Labor isn’t pretty. Amherst College is pretty — especially as it prepares to host the families of its graduating seniors, who will undoubtedly remember the beauty of the commencement ceremony, the speeches and campus aesthetics for a long time.

When it comes to fighting climate change, we often deny ourselves the ability to make the changes that are in our power to make. This week at COP21, the international conference on climate change being held in Paris, world leaders will undoubtedly produce a plan that is insufficient to prevent the catastrophic events that we know will result if we continue to burn fossil fuels at anything close to our current rate.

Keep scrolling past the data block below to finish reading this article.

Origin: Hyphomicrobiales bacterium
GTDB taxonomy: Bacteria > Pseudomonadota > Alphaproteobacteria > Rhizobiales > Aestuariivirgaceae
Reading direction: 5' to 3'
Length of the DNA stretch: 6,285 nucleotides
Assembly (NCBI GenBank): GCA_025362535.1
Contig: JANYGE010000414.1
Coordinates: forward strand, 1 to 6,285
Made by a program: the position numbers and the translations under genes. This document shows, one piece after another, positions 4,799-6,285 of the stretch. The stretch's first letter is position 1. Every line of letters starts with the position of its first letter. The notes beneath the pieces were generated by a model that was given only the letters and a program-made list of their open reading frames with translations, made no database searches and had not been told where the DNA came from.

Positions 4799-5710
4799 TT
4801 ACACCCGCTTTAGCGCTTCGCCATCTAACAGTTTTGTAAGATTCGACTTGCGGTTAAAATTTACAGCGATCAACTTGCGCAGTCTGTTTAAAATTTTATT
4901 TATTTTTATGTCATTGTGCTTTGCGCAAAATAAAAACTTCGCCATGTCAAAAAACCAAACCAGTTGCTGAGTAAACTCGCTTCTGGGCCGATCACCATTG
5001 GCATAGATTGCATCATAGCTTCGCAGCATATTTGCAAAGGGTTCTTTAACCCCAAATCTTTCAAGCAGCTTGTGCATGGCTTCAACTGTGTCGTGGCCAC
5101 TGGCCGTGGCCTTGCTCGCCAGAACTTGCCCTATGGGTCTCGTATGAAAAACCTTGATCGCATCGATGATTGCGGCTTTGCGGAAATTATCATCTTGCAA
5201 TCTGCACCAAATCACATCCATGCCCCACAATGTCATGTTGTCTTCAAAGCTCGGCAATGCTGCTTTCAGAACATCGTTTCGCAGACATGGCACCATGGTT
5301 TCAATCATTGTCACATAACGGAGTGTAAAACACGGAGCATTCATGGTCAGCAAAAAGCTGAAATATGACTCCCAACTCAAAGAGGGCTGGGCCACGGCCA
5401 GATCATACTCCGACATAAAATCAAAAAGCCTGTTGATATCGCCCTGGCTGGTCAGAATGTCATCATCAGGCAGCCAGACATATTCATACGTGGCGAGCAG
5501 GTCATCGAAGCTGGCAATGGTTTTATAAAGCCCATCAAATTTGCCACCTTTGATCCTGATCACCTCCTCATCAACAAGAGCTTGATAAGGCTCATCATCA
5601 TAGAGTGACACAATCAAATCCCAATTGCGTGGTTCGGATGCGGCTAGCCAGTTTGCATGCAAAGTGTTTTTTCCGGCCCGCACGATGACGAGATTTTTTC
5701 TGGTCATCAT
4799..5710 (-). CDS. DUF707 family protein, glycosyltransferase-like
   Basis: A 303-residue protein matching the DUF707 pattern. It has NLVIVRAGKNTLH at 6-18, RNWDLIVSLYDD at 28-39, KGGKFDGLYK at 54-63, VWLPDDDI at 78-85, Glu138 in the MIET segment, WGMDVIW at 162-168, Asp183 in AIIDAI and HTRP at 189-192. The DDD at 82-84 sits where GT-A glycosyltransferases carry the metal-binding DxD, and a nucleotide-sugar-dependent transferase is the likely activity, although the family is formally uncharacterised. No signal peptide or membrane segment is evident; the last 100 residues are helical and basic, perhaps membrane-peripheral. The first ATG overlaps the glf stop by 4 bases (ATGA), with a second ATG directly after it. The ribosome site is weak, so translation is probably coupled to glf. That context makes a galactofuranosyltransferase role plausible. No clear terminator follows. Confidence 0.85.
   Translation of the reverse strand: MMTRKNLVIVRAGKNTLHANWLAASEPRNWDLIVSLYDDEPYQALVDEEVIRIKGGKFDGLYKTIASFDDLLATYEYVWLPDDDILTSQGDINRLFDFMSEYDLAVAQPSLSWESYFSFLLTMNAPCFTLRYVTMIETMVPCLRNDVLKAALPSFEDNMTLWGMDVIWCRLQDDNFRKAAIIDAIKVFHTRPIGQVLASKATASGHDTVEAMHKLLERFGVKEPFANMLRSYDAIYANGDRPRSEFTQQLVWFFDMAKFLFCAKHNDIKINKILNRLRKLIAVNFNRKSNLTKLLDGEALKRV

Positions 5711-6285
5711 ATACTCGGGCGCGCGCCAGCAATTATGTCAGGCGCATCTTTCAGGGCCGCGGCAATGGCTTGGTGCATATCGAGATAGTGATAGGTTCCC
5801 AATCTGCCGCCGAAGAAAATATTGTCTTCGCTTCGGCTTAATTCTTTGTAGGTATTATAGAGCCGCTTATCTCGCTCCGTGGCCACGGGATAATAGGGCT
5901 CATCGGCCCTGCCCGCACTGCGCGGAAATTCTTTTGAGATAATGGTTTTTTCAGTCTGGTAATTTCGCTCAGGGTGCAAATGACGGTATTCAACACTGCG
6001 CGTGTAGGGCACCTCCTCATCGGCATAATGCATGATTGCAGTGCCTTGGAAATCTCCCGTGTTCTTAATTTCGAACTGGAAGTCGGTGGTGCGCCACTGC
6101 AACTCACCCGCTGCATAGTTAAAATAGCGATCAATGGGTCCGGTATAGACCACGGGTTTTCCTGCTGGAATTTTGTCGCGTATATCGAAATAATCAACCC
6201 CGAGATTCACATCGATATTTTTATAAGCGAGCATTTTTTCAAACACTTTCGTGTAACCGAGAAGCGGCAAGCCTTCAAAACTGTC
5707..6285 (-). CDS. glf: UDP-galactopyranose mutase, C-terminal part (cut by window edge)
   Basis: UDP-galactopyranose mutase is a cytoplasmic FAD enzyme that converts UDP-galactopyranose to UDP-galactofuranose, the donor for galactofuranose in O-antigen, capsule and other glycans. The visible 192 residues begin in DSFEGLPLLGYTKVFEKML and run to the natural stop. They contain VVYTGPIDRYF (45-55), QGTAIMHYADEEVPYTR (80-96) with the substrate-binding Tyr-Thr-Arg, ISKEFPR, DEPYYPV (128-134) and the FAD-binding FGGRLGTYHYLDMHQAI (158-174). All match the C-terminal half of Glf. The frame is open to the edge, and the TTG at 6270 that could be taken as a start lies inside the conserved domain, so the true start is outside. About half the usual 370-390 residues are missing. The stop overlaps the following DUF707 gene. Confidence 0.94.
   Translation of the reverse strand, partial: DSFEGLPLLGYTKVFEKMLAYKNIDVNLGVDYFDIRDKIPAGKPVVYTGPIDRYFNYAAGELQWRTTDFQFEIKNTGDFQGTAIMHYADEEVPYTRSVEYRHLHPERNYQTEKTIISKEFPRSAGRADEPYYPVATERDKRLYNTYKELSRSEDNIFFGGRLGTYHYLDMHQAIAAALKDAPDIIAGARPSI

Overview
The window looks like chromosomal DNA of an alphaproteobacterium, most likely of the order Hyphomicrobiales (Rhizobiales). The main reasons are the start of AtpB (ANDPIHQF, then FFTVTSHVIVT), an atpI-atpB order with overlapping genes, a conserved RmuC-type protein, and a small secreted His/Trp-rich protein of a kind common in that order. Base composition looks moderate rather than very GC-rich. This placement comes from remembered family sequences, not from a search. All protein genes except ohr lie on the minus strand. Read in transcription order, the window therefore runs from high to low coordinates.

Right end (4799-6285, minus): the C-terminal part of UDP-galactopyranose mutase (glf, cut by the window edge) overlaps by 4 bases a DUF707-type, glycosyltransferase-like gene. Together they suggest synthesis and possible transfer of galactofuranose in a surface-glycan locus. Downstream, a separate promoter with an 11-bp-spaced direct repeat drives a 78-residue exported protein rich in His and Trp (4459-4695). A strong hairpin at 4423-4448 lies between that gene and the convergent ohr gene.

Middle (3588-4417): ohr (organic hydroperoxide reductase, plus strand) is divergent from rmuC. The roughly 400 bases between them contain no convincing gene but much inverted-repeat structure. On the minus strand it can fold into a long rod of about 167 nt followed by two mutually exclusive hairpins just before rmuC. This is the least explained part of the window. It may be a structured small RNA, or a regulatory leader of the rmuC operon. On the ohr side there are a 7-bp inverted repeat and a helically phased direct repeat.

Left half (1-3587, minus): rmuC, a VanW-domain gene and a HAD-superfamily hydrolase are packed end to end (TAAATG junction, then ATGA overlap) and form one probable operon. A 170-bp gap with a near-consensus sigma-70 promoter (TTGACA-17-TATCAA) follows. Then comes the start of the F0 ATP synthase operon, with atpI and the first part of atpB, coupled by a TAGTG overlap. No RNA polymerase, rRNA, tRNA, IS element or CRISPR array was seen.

The recently published draft of the college’s strategic plan addresses, among many other issues, the culture of busyness and high achievement that leaves students, staff and faculty short of the time and energy necessary to build the strong community Amherst could and should foster. Yet despite taking perfect aim at this problem, the plan’s strategy for dealing with it leaves a lot to be desired, as it focuses on improving existing resources rather than locating the source of the problem.